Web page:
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A statement in Thursday's Enterprise that chief deputy Fred
Lujan said the county judge is considering a cut of four deputies in the
1996 budget was in error, Lujan said.
"I said, `The grant is refreshing news amidst rumors that the sheriff
will be cut four deputies,'" Lujan said today.
He referred to a federal grant of $53,000 approved under the COPS FAST
program in the 1995 crime bill. Sheriff Arnulfo Gomez applied for the
grant and was notified recently that it has been approved.
Owens said today that, even if the county does receive the grant, it
cannot be used to replace a deputy cut from the sheriff's payroll in the
"The federal funds are intended to hire additional personnel, not to
replace personnel," Owens said.
Galindo would neither confirm not deny that he will propose a cut for
the sheriff's budget.
"I think everything is on the table and there are no sacred cows," he
The grant would pay only 75 percent of a deputy's salary and benefits
over a three-year period, he said. The county would have to fund the
remaining 25 percent.
"I need new mattresses," Martinez said. But otherwise, Paul Scarbrough,
inspector for the Texas Commission on Jail Standards, said the jail is
"the best it has ever been."
Martinez said he needs at least 50-60 new fire-retardant mattresses, but
would like to replace all of them in the 84-bed jail.
A single mattress costs about $30, but should be less purchased in
quantity, he said.
"I am very pleased with the report," Martinez said. "It is the second
since I became administrator about a year ago. The first time, they had
to come back three times before we passed inspection. This time I was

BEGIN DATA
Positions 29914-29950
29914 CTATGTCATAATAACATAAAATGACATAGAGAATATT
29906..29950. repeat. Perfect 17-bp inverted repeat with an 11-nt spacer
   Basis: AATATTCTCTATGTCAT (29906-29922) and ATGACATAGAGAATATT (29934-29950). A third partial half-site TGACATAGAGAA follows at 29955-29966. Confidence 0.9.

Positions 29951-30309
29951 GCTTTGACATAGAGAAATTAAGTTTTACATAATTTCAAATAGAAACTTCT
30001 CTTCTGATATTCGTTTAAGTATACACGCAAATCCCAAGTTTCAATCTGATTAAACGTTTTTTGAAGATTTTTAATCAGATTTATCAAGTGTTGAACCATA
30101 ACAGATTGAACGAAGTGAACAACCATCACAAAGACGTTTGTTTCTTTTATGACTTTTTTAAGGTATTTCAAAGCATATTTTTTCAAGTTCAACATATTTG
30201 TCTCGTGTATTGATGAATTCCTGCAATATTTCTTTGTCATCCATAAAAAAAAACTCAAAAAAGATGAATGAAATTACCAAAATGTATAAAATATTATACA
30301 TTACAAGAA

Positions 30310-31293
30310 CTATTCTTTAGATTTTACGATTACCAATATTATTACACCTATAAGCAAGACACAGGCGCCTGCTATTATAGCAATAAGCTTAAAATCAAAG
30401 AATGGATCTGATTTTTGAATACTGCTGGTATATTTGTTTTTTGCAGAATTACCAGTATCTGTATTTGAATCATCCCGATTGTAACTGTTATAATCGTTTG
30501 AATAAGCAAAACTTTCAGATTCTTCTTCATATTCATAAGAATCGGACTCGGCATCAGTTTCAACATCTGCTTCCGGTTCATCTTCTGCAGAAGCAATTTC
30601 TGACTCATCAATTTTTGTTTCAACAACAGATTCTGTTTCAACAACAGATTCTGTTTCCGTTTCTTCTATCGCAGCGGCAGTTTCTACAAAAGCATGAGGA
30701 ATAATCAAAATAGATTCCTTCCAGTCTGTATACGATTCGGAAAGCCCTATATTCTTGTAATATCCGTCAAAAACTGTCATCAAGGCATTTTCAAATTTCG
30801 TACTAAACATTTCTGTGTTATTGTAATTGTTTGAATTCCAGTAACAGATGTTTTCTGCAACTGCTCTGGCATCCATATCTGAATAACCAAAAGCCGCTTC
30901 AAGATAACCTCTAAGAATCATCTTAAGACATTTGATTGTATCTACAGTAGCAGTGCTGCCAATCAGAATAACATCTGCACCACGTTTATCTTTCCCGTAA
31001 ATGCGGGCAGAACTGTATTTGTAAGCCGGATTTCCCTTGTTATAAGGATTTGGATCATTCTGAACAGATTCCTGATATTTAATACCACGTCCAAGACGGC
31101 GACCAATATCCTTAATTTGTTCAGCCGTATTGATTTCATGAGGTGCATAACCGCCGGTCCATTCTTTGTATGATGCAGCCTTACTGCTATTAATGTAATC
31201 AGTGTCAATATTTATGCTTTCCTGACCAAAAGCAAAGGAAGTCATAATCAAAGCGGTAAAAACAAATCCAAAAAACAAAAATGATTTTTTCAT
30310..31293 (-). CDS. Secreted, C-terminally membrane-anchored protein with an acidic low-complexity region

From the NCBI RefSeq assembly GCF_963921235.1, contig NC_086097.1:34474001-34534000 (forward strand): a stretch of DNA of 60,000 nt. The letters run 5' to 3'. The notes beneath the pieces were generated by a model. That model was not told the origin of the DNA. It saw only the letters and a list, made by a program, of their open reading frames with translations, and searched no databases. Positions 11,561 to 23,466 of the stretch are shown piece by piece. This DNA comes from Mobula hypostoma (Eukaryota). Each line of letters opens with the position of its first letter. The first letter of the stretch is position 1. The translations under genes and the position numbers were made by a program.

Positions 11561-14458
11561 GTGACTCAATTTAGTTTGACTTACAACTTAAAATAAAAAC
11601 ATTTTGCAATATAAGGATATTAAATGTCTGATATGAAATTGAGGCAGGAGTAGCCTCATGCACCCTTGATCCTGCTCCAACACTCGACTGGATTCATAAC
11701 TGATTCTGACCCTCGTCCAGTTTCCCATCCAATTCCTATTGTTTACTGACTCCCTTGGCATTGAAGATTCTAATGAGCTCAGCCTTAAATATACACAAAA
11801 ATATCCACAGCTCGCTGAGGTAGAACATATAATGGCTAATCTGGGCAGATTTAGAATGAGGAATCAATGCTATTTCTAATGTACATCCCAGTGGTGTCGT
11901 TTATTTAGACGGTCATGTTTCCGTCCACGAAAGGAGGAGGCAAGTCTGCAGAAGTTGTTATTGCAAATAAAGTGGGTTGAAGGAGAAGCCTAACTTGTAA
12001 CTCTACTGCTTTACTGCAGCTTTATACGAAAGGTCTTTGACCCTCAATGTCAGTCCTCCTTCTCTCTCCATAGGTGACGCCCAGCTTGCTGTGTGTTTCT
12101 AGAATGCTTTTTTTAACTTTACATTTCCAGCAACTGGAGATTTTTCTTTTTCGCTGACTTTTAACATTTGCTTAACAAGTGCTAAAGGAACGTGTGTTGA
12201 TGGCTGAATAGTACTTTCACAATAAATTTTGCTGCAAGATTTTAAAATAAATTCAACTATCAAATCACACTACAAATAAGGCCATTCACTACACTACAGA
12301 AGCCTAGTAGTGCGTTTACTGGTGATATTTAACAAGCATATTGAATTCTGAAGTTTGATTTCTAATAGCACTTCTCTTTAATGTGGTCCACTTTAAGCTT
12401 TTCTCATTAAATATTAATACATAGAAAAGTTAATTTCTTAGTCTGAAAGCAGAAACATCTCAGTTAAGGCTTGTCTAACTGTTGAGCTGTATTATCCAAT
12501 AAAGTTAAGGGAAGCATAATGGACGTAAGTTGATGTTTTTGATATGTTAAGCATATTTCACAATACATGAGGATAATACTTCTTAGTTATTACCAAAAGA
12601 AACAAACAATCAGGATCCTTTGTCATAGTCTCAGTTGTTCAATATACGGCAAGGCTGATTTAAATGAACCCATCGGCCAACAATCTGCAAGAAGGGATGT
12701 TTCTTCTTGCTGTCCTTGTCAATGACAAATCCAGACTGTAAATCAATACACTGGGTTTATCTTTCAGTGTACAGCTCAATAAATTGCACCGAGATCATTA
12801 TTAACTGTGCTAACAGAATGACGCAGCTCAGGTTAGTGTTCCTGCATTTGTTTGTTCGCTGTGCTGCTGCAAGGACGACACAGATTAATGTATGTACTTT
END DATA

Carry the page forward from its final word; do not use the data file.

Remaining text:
He said he has made several changes in security and paperwork that the
inspector cited in the previous investigation.
Hilda Woods, administrative deputy, said the staff is very proud of
"He works very hard," she said.
Martinez said the entire staff works hard.
Sheriff Arnulfo Gomez also worked hard to obtain a $53,000 grant under
the federal COPS FAST program, said Chief Deputy Fred Lujan.
"The staff would like to congratulate him on his diligence in obtaining
the grant from the U.S. Department of Justice," he said.
Gomez submitted the application in November for funds to be distributed
to local communities under the crime bill enacted last year by Congress.
"This would allow a sorely-needed new deputy," Lujan said.
"The reason we applied was because we knew we would have deputies taken
away," Woods said.
Lujan said the county judge is considering a cut of four deputies in the
"It would definitely cut services to the community and increase the
overtime of deputies that are left," Lujan said.
"We have one deputy in Balmorhea who has over 170 hours of comp time
built up and he can't take it off because of scheduling problems," he
The grant will pay a deputy's salary for three years, Lujan said.
"They called us last week and told us we got the money," he said. "They
gave us an 800 number to call and they would send us a booklet on how to
proceed to get the funds."
Republicans in Congress are attempting to change the crime bill and cut
out those funds, he said.
Dianne O. Florez, county clerk, and Joel Madrid, justice of the peace,
Precinct 3, were the only officials sworn in who had not held office
County Judge Jimmy Galindo and Precinct 4 Commissioner Bernardo Martinez
took the oath on Monday, but were present for this morning's ceremony.
Catherine Ashley, who retired December 31 after 21 years as county
clerk, administered the oath to her successor, Dianne O. Florez.
Florez swore in her deputies, Yvonne Abila, Virginia Palomino and Kim
After taking the oath herself, district clerk Juana Jaquez administered
the oath for her deputies, Connie Lozano and Pat Tarin.